Image via: Genki instruments

The ring-shaped controller has just launched on Indiegogo.

Icelandic startup Genki Instruments has launched a crowdfunding campaign for Wave, a new MIDI controller for gesture-based music making. The wearable ring device fits on your fingers and allows you to pan, tilt, roll and tap to generate sounds.

The futuristic-looking device connects to music software and mobile apps over Bluetooth and even has its own partner Eurorack module that lets you generate control voltage with gestures. It offers both haptic and visual feedback and has five buttons to control functions like stop, play and record.

Wave appears to have lots of applications, such as adding vocal effects while singing, triggering samples while drumming, modulating synths and even adding effects while DJing. It charges with an included cable and has an adjustable, sweat-resistant band to fit all finger sizes.

According to Genki, Wave works “works out of the box with all major music software and apps” and has been tested with Ableton Live, Logic Pro X, Pro Tools, Reaper, Bitwig, Studio One, FL Studio and GarageBand, among other apps. It’s also customizable, allowing you to store up to seven patches (which group combinations of gestures) for quick recall.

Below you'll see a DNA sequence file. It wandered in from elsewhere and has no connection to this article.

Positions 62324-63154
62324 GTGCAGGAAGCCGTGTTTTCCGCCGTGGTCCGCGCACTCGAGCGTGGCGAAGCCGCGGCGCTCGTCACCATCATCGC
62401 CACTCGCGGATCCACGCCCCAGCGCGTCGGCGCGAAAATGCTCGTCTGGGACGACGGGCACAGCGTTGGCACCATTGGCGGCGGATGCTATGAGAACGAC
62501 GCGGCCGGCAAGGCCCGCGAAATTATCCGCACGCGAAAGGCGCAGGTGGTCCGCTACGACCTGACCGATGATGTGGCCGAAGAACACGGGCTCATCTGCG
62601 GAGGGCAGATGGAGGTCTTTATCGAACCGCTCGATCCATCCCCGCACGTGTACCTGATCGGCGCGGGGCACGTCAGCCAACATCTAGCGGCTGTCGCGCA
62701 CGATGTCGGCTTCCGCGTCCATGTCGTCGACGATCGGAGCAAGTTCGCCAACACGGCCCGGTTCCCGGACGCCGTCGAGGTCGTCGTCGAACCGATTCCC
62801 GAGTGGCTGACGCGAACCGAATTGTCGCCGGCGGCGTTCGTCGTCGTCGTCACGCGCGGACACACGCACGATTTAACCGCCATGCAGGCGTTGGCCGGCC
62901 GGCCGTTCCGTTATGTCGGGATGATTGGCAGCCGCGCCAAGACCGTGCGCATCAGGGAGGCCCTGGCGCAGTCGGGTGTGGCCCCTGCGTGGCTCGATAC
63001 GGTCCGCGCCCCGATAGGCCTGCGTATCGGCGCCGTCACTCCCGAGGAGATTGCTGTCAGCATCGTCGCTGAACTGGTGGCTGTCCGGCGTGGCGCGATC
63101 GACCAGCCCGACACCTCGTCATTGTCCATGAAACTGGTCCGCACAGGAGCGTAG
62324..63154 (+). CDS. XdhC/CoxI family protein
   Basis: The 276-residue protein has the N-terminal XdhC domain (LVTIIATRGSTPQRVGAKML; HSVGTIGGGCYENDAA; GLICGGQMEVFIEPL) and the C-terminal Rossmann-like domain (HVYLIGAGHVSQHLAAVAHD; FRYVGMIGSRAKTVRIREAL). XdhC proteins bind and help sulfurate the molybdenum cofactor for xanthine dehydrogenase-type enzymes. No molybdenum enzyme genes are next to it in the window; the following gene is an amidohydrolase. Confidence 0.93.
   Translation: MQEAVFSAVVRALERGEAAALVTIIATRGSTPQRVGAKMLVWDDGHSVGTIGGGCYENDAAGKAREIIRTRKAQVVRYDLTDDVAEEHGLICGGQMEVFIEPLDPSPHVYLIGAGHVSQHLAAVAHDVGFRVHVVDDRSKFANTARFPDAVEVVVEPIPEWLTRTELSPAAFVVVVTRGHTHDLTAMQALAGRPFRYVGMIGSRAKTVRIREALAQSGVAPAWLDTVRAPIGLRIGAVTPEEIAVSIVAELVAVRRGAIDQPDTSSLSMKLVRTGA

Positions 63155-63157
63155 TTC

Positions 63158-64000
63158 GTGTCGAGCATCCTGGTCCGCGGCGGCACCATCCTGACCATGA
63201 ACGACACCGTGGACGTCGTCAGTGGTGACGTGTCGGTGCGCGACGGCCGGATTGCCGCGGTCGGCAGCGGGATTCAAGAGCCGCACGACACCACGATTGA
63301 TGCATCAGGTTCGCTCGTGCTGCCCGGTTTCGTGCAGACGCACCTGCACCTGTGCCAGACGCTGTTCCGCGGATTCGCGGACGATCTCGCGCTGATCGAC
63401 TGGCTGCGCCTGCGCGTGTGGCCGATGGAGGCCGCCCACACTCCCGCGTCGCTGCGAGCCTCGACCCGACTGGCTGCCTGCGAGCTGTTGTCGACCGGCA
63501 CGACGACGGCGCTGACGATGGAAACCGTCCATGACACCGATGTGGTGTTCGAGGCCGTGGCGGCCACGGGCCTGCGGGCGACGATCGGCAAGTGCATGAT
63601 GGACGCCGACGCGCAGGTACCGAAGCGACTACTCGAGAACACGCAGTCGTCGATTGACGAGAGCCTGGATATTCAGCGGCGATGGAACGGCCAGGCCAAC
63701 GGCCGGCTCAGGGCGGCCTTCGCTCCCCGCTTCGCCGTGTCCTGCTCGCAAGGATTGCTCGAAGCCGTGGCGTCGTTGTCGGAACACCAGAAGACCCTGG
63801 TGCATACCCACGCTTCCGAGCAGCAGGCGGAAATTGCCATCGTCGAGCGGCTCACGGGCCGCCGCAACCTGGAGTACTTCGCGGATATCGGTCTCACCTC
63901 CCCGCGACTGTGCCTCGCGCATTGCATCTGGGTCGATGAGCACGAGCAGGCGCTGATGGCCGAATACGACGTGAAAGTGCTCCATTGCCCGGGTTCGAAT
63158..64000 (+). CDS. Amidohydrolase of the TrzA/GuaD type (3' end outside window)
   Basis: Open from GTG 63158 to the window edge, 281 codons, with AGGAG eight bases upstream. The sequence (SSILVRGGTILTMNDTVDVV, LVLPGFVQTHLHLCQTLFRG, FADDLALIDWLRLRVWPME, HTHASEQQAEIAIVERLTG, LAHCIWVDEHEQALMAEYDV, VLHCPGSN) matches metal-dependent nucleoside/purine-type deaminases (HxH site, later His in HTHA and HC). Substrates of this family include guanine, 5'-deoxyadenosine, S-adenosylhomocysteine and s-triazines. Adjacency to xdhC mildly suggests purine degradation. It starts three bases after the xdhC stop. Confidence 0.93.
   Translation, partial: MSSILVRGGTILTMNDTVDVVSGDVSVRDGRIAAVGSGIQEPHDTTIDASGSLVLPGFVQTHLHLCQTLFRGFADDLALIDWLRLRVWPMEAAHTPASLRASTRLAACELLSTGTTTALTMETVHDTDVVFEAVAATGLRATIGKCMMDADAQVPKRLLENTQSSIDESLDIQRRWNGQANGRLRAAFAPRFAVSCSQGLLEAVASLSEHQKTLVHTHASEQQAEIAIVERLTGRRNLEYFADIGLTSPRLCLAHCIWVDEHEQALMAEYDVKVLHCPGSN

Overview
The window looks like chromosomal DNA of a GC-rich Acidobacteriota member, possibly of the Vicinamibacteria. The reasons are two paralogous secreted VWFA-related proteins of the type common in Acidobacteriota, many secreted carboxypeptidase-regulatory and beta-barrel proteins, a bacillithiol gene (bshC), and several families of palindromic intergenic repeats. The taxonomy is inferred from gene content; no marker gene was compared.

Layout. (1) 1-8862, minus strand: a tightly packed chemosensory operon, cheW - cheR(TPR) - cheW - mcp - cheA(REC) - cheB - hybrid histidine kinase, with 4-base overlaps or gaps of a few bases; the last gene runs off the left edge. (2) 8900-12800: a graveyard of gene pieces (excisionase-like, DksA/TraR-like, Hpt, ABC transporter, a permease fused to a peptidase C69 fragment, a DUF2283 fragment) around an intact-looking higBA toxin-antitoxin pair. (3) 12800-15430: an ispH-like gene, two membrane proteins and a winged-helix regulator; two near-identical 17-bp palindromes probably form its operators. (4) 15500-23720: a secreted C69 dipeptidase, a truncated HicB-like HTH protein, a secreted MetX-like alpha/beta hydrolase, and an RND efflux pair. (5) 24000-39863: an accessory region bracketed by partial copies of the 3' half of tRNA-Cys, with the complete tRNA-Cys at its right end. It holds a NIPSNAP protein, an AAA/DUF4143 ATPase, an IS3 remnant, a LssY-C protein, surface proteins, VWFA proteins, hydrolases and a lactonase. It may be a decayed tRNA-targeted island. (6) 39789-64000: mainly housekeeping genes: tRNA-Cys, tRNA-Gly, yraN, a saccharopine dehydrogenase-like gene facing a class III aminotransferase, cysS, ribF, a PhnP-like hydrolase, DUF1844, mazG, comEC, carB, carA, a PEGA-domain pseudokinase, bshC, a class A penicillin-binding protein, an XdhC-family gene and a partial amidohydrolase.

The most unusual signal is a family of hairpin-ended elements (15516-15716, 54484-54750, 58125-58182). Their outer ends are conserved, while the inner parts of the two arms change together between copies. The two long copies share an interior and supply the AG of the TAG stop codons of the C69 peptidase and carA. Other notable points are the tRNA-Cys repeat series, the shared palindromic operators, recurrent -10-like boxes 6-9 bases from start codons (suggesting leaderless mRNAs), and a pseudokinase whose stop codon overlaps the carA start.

Wave isn’t the only gesture-controlled wearable to have hit the market in recent years (see OWOW’s Wiggle Kit), but it does look as if it could be one of the most practical to use, especially as you can still play your instrument of choice with one equipped.

Genki’s companion Eurorack module – the Wavefront – is another thing that Wave’s rivals don’t offer. Modular synths are increasing in popularity but it’s not easy to connect wireless controllers like this to them.

Wave is currently being crowdfunded on Indiegogo, where you can pick up an early bird device for $129. If you want the Wavefront Eurorack module, you can pick up a bundle including that and a Wave for $199. Genki is currently expecting to ship the Wave in December 2018.

Read next: Music gear we’re excited for in 2018



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